What is light pollution and how does it affect views through my telescope?
February 17, 2022
Light pollution is unwanted light that projects up into the night sky. It makes the atmosphere much brighter than the natural night sky and significantly impacts astronomy. Light pollution drowns out the light from faint objects like galaxies and nebulae and increases brightness of the sky background while viewing faint stars. It comes from poorly designed, inefficient, or misused light fixtures that scatter light above the horizontal plane.
Light pollution can be amplified by air pollution. Dust and smoke scatter sky-bound radiation in all directions, further brightening the sky.
Astronomers can avoid light pollution by traveling to dark-sky locations far from cities, the source of most light and air pollution problems.
The Bortle Scale
Many astronomers classify the level of light pollution around them using the Bortle scale. The scale is a nine-level numeric scale that measures the night sky's brightness in a particular location, quantifies celestial objects' astronomical observability under light pollution conditions, and compares the darkness of observing sites. The Bortle scale was created and published by John E. Bortle in Sky & Telescope magazine's February 2001 edition. On the Bortle scale, Class 1 is classified as excellent dark sky viewing where no light is interfering, and Class 9 is classified as inner-city sky viewing where light significantly reduces the number of objects one can see. For more information, click here.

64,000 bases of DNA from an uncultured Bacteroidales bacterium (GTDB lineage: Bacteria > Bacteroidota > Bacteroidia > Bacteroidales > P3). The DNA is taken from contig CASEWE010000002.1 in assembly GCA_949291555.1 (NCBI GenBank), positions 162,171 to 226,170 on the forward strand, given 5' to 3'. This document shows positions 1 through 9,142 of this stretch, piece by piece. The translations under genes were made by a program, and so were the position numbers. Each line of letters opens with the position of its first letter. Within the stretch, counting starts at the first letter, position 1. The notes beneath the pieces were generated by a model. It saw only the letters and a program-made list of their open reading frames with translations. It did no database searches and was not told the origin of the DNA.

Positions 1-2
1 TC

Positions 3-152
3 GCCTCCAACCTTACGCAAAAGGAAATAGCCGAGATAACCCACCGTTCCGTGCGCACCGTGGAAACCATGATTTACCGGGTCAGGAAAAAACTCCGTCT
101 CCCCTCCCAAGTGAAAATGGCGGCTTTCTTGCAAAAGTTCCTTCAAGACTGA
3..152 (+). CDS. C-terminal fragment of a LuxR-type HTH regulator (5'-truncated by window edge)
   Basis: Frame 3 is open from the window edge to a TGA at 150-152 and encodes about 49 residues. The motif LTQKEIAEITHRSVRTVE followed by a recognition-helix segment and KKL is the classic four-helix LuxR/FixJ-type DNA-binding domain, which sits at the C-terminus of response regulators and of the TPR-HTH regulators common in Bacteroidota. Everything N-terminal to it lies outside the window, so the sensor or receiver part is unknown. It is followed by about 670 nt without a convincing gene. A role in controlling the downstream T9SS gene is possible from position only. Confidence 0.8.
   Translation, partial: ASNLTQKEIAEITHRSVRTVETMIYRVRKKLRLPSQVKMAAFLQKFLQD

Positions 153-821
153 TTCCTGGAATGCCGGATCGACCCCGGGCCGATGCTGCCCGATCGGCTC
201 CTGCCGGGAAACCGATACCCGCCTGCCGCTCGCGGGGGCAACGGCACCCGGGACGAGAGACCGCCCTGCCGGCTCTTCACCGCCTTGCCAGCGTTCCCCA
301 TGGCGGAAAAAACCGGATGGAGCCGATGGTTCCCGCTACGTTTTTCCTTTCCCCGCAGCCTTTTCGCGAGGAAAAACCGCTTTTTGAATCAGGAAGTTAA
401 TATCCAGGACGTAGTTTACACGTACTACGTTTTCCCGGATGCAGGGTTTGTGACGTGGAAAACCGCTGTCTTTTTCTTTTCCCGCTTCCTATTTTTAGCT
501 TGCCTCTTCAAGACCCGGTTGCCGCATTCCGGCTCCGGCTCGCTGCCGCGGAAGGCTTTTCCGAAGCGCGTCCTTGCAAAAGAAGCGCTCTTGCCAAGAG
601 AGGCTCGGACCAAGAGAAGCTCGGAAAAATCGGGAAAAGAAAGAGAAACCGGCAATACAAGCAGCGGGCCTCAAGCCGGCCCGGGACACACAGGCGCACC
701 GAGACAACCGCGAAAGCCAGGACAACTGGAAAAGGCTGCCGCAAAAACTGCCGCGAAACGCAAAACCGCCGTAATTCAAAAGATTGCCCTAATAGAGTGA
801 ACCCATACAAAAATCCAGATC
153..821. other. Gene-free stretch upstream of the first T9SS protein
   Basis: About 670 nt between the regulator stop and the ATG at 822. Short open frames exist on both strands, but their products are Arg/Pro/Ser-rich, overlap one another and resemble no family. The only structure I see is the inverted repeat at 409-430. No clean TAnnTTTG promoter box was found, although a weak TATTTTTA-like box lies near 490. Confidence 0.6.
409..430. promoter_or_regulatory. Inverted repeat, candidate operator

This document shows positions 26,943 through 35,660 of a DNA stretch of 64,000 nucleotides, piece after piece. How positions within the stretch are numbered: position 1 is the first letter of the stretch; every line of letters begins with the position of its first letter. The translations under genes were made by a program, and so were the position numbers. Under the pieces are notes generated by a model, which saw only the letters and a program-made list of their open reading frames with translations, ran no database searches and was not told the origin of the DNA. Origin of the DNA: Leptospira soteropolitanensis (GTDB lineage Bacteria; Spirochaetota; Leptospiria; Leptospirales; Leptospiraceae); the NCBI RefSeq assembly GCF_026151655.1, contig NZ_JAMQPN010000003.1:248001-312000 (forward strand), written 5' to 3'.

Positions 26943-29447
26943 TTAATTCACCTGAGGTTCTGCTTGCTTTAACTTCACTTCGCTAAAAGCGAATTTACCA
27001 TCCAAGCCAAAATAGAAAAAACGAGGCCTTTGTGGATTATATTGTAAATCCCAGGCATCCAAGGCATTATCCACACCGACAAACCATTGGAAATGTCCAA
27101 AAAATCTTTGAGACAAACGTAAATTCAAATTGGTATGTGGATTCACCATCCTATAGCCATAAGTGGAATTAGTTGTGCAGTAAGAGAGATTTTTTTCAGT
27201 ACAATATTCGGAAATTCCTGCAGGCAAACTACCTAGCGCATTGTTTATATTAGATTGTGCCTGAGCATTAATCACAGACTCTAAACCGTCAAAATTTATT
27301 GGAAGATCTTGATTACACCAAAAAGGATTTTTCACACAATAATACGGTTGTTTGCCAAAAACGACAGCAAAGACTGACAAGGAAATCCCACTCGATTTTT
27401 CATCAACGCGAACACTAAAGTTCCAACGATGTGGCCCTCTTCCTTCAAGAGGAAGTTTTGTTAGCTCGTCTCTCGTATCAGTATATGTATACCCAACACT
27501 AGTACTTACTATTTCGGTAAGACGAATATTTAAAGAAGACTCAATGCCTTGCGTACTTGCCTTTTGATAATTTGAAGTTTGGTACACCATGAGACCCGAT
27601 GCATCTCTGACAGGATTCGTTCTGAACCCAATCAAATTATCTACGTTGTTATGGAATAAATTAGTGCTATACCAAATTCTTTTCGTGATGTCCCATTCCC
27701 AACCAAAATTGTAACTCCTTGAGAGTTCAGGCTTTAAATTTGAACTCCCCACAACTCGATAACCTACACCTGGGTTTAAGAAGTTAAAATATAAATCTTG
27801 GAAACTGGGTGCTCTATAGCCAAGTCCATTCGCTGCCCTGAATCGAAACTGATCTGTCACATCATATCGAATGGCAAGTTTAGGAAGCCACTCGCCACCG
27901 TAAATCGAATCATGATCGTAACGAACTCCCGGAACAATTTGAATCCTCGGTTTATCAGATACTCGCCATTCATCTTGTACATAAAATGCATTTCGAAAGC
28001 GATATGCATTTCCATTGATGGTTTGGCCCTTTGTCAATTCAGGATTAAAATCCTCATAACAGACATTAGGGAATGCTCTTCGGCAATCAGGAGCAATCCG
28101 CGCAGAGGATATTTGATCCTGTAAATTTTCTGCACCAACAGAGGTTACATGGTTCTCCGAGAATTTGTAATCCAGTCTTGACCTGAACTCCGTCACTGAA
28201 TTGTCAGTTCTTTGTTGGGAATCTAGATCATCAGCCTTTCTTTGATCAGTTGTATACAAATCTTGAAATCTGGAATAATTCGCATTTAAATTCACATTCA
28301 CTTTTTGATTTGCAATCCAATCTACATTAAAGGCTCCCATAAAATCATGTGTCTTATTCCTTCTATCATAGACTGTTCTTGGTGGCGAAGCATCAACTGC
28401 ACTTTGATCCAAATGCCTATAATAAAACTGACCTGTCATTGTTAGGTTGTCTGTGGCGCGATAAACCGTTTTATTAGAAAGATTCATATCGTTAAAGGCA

Light Pollution Map of California
Celestron Products That Can Help
Telescopes – Several planets and the Moon are bright enough that they can be seen using any one of Celestron's telescopes, even under extreme light pollution. Celestron's Maksutov (MAK) and refractor telescopes are capable of high magnification with their long focal lengths. For imaging, a Rowe-Ackermann Schmidt Astrograph (RASA) equipped with its light pollution filter is great for imaging deep-sky objects from city skies.
Accessories – You can add dew shields, eyepieces, and camera filters, to a limited extent, to your telescope to counteract light pollution from nearby sources like streetlights. These methods will not target broad regions of the spectrum.
Check out our #DearCelestron video by Celestron Sales Manager, Greg Bragg, to learn more about Light Pollution.
Examples of Light-polluted Skies and Dark Skies
The views you will see from a light-polluted city differ from the views you will see from a dark, country sky. Here are some examples of deep-sky objects captured using the same optical tube from these two different locations. (Your images may differ.)